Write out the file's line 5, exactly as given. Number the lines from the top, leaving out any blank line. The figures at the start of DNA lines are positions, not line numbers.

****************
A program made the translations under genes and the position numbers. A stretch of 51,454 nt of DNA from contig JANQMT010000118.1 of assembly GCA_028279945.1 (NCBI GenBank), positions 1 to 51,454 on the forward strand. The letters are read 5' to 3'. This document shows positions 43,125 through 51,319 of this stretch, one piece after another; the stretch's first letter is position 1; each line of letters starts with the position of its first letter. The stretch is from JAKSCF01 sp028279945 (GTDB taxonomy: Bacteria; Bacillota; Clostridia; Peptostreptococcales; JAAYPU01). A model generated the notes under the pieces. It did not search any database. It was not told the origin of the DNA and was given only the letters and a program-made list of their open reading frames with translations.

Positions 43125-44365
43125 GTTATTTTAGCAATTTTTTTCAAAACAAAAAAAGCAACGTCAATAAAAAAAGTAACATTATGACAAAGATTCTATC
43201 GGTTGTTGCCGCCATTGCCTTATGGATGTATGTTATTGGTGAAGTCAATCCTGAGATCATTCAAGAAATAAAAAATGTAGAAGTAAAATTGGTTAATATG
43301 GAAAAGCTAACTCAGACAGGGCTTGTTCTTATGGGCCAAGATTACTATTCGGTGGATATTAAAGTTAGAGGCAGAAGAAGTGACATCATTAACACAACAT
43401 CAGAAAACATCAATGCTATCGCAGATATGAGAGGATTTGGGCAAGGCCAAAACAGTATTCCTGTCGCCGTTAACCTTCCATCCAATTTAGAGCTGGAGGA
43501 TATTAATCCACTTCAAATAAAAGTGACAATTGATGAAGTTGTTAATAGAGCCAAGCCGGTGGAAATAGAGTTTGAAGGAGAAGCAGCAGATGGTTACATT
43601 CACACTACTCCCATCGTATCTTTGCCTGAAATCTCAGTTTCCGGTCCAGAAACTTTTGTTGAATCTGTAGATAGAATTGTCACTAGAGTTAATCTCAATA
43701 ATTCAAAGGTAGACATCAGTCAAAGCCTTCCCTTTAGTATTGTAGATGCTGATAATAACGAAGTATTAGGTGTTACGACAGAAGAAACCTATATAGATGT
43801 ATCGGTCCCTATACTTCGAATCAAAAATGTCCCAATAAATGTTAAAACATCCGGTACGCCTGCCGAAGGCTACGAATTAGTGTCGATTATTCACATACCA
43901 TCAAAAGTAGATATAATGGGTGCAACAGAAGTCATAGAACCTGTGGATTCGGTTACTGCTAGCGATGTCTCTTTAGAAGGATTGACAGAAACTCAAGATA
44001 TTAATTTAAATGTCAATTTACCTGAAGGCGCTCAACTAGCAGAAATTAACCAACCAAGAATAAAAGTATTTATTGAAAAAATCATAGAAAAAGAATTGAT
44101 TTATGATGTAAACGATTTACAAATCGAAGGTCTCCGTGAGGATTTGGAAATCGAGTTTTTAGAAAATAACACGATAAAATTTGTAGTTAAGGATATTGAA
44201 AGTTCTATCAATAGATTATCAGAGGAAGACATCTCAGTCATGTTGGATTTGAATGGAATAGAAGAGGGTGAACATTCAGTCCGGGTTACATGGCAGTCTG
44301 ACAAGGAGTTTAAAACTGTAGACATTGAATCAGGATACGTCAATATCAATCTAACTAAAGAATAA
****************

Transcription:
43301 GAAAAGCTAACTCAGACAGGGCTTGTTCTTATGGGCCAAGATTACTATTCGGTGGATATTAAAGTTAGAGGCAGAAGAAGTGACATCATTAACACAACAT